Croatia plans for an underground future 27 May 2015

Armand van Wijck, TunnelTalk

Day one of the WTC2015 in Dubrovnik, Croatia, involved keynote lectures and speeches focusing on infrastructure in South Eastern Europe. Development of the region will be driven by underground construction.

“Tunnels are inevitable in connecting areas, especially mountainous ones such as ours,” said Nikola Dobroslavik, a representative of the President of Croatia, in his opening speech. The topography of the country’s historic coastal city of Dubrovnik, which abuts the sea on one side and a steep mountain range on the other, prevents the already densely built-up city from expanding above ground. This year alone three million tourists are expected to visit Dubrovnik, a UNESCO Heritage site with a resident population of only 45,000 people. “To preserve the beauty of our city we have no other option than to excavate underground,” said Andro Vlahusic, Mayor of Dubrovnik. “We have no tunnels as of now, but three years ago we put underground infrastructure in our urban development plan.”

Presenting a Dubrovnik highway tunnel vision

Most importantly, Dubrovnik is planning a 1km road tunnel that would lead from the suburbs to the edge of the old city, a major tourist attraction. The tunnel would mainly serve tourist buses. Currently the very narrow streets of Dubrovnik’s Old Town make it an almost impossible task for large vehicles to navigate, a situation that further adds to the city’s chronic congestion problems, especially during high season. “Furthermore, four underground parking spaces are being developed,” added Davorin Kolić, President of ITA Croatia.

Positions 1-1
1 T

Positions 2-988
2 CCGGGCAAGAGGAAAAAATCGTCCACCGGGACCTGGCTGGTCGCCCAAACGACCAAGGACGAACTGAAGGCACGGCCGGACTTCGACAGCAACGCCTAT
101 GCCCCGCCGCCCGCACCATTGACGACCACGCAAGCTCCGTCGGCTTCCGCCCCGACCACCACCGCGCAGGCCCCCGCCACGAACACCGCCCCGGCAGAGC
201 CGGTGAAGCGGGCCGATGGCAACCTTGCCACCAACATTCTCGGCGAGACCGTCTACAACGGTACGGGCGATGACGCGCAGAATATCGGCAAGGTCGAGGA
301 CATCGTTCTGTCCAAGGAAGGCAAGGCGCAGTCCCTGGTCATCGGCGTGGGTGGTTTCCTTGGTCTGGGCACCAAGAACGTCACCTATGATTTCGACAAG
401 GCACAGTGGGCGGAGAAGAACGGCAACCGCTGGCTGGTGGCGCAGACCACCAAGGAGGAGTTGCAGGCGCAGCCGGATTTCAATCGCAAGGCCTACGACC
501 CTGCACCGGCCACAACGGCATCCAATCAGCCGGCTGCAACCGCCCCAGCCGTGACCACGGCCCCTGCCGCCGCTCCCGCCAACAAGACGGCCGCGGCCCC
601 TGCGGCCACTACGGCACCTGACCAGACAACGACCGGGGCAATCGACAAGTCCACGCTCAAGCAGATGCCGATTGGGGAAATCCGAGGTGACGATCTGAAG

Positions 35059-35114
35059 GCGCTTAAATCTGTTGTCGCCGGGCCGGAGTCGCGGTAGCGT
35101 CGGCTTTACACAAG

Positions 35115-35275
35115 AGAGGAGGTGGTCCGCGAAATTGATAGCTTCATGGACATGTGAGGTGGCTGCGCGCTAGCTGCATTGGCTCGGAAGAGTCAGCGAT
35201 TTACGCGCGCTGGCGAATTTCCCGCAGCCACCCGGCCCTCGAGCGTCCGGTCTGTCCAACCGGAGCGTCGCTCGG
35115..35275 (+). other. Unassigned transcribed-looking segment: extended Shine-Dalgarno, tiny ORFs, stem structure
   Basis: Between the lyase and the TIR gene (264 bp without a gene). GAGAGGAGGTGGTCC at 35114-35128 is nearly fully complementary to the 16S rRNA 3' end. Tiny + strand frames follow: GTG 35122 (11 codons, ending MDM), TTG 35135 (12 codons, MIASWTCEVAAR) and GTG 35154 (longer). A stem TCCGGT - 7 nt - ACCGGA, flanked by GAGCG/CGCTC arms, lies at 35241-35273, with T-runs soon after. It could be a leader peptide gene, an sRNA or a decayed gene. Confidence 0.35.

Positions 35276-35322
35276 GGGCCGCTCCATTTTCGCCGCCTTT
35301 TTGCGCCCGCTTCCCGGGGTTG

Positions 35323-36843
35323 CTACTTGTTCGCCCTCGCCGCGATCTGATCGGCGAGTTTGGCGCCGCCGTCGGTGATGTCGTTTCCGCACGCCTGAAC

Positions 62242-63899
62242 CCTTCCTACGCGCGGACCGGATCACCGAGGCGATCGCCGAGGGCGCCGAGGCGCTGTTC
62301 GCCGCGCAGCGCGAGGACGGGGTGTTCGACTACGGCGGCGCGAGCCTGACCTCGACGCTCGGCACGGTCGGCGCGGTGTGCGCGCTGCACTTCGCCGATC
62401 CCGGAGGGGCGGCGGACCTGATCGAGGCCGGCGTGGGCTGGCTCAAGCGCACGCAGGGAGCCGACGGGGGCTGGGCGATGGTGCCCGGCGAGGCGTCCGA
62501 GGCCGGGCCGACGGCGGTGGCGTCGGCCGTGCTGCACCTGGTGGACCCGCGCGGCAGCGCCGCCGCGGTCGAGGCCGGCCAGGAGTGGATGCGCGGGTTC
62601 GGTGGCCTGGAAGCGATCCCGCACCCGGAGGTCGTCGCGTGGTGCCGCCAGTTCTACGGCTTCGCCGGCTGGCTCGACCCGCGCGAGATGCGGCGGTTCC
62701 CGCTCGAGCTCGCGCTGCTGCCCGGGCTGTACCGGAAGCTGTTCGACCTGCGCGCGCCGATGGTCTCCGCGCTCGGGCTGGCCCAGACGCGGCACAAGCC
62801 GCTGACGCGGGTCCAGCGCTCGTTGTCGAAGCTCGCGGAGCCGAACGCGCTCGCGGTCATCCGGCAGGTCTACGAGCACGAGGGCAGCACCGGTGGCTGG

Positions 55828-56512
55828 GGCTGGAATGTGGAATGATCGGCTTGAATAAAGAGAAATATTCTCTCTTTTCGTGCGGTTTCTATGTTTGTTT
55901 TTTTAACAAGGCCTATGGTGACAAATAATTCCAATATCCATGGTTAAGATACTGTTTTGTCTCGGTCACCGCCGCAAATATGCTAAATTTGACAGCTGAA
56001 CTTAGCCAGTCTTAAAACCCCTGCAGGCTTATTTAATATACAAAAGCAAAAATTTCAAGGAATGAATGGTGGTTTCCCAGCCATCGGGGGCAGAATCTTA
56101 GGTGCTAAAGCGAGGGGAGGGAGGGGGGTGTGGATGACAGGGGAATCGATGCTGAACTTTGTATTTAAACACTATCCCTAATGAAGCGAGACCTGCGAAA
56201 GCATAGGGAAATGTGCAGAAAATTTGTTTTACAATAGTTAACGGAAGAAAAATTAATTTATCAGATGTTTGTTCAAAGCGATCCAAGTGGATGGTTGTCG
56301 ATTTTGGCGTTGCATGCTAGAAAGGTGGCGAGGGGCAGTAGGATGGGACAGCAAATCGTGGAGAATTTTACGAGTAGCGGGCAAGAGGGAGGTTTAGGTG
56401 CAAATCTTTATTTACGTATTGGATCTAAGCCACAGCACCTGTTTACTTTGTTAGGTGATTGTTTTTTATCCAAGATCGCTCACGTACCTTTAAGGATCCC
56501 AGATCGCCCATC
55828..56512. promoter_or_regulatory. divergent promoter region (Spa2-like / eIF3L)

As for the rest of Croatia, the light rail metro system for the capital Zagreb, which is planned as a five line system, is still in its planning phase. The railway corridor that forms part of the trans-European railway network needs to be upgraded. This means excavating many tunnels in the mountain ranges. All of these are future plans, and transportation planning in Croatia is just slowly evolving. “Lots of reports needed to be revised because they were not implemented fully and not supported by infrastructure managers,” said Drazen Antolovic of the Croatian Ministry of Maritime Affairs, Transport and Infrastructure. “And there was always a lack of funds. Currently we are developing a new transport model, which is to be completed by the end of 2016. But we need to rely on EU funding for this to work out.”

According to Kolić, in the next few years several railway tunnels will be reconstructed and work will start on the 1km road tunnel in Dubrovnik. Work needs to be done on the Adriatic highway along the country’s long and winding coastline. “Regarding EU funding, there are many different ways to get it and one in particular is interesting for Croatia,” said Kolić. “It is dedicated to the development of coastal cities and improving the infrastructure to accommodate the development of tourism. Cities like Dubrovnik and Split would be able to apply for these specific funds.”

Ombla hydropower plant

Apart from infrastructure, hydropower plants are also set to play an important role in the future development of Croatia. The project team behind the much-debated Ombla underground hydropower plant project near Dubvronik, has just submitted a third project permission report. The project, for which an impermeable grout curtain needs to be constructed inside a mountain, has been planned for nearly two decades.

Zvonimir Sever, President of the Croatian Chamber of Civil Engineers, said the design of the power plant had not been changed in all these years. He would not comment on the reasons for the delay. “These are mainly political and financial reasons. At least it has nothing to do with technical difficulties or ground conditions. We are ready to construct the Ombla hydropower project as soon as it gets the green light from the authorities,” he said.


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